by Gillian G. Gaar
May 26, 2003

Four years ago, director Lorenzo De Stefano bought a CD by Los Zafiros (The Sapphires), a Cuban pop group of the 1960s that was hailed as Cuba’s answer to the Platters. Intrigued by their story, he learned that two of the group’s members were still alive, beginning work on a documentary soon thereafter. The end result, “LOS ZAFIROS - MUSIC FROM THE EDGE OF TIME” was shot in December 2001 and had its premiere one year later at the 2002 International Film Festival in Havana. “You talk about a perfect audience.”, says De Stefano. “They knew the music. They knew the guys. ‘I used to live next to him!’, ‘He came into my shop.’ It was really well received. I’m sure it’s been heavily bootlegged by now!”

De Stefano has been traveling to Cuba for the past 10 years as a photographer and theater director, giving him a knowledge of the country that proved helpful in making the film. “Then it was just a question of pulling a lot of resources together to get it done”, he says. Film archives readily turned up a bounty of footage, and the surviving Zafiros, Manuel Galban and Miguel Cancio, were made fiscal partners of the project, giving them further incentive to cooperate. “It was a respectful way to go”, De Stefano explains. “They’re both very pleased with the film. And these are two people on different sides of the political spectrum, but their memories unite them.”

Different sides indeed. Galban still lives in Cuba (later becoming a member of the Buena Vista Social Club), while Cancio immigrated to Miami. But aside from mentioning the basic facts, the film avoids examining the political situation in Cuba too closely. “It was a conscious decision”, says De Stefano. “Because politics pollutes wherever it goes, and though it’s important to know what’s going on, I chose a more indirect approach. There’s some implication there that Miguel left the island in the early 90’s and that his going back to Cuba is very troubling and complex. That’s a political element of the story. But everything in Cuba is political. There certainly are more political elements in the story than were included. That aspect of things was a lot more speculative, more subject to opinion rather than cold hard facts. By indulging in speculative politics, you’re going to cloud the story of the group and of the music.”

“I sought a lot of advice on this matter from Cuban-Americans and Cuban-Cubans and they both agreed that I should stay away [from the politics]. They said, ‘It’s quicksand. It’s a quagmire. You’ll never be able to get out of it if you go there.”

Relations between Cuba and the US have changed again; new restrictions have made it difficult for Americans to visit the country, meaning that De Stefano would not be able to make his film in Cuba today.

“The title takes on more pertinence now,” he agrees. “Music From the Edge of Time” was about the 1960s, the first decade of the Cuban Revolution. I guess it’s also become about our ability to go in and make the film when we did. Since that time might be over for a bit, I think of this as a blessed project in a lot of ways. It was meant to happen when it did. It seems pretty clear now that we did it at the right time.”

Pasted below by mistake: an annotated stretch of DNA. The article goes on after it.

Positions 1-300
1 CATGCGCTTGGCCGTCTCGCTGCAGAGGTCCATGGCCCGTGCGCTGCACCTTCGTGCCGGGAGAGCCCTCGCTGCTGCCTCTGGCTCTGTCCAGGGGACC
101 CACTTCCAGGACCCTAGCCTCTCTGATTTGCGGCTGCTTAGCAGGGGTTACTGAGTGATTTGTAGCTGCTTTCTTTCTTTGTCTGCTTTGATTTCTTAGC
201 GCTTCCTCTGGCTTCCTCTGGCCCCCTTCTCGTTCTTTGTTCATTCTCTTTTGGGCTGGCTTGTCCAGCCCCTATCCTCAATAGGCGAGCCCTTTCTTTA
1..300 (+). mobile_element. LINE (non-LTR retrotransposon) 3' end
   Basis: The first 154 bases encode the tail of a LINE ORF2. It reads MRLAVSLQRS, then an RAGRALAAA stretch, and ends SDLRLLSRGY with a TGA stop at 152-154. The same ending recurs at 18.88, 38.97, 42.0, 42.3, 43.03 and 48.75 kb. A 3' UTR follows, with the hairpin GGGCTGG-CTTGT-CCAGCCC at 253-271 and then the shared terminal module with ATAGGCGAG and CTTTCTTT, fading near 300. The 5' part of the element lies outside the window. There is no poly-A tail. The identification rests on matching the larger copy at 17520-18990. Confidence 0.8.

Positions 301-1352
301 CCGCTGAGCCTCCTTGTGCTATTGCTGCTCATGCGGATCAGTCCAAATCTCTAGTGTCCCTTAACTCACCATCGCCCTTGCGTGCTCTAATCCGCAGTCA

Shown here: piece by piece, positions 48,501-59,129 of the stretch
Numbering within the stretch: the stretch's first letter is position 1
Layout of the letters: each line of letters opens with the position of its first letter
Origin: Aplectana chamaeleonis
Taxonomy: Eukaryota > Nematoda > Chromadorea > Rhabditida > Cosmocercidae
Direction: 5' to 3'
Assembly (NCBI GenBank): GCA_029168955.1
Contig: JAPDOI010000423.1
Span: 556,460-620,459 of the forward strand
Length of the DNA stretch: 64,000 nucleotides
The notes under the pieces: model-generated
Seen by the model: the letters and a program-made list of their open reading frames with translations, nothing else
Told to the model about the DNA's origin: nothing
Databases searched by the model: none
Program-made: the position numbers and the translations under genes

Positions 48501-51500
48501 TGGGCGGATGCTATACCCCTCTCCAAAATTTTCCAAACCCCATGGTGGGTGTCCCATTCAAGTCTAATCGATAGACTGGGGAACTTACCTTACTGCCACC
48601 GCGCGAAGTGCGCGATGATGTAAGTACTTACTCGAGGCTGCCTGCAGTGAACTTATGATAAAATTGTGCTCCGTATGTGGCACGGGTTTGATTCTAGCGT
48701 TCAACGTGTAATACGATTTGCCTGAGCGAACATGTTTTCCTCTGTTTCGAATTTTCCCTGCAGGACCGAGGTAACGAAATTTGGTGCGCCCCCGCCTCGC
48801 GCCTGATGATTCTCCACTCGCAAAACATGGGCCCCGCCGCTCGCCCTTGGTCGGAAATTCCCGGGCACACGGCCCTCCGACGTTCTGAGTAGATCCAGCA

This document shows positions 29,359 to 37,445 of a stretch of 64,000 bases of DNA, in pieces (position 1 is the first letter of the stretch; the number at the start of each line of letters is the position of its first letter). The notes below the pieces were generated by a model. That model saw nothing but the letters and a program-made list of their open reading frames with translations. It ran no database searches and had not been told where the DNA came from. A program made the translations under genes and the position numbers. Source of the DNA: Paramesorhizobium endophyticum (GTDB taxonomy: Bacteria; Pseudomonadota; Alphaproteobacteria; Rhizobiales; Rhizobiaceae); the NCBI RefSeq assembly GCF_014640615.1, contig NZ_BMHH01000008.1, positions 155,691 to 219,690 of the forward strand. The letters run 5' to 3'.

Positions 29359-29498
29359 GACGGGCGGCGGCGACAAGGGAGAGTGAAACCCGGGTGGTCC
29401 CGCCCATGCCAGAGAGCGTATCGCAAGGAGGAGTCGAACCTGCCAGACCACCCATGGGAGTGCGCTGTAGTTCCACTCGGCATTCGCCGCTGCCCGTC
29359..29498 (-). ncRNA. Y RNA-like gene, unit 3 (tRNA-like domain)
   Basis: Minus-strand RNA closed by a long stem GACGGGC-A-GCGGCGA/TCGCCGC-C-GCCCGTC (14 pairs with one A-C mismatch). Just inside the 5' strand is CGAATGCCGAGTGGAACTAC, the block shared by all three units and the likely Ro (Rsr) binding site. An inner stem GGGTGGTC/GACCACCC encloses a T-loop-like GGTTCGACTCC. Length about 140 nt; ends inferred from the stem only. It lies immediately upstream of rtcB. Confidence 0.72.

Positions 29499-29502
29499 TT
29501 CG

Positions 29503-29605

Most Americans will probably not have heard of Los Zafiros, and the film provides a wonderful, and moving, history lesson, one that’s about more than just the story of one group. “What I learned is that people endure”, says De Stefano. “Music endures. Memories endure. And it doesn’t have to only be a nostalgic journey.”

“The film produces a lot of emotion, and not just in Cuban and Latino audiences. It’s been an interesting thing for me to see, to push this imposed limit of sentimentality in cinema, just up to the edge, and then turn things away from melodrama to more universal human emotions. It’s always sort of a surprise to see that your film actually works for people. You never really know while you’re making these things. They grow out of your own fascination, then you have to grab hold of the people around you, and maybe they get fascinated, too.”

Since its world premiere the film has played in many international film festivals. It will eventually be seen on Cuban TV, and also released on video there. “We actually donated the film back to Cuba,” De Stefano explains. “It seemed appropriate, since it’s their music, it’s their group, and all we did was borrow them.”

Distribution in the US hasn’t yet been secured. But De Stefano is hopeful. “One of the motivations for making the film is to show as wide an audience as possible how wonderful a story this really is.” he says. So keep your fingers crossed; “LOS ZAFIROS-MUSIC FROM THE EDGE OF TIME” is one musical journey well worth taking.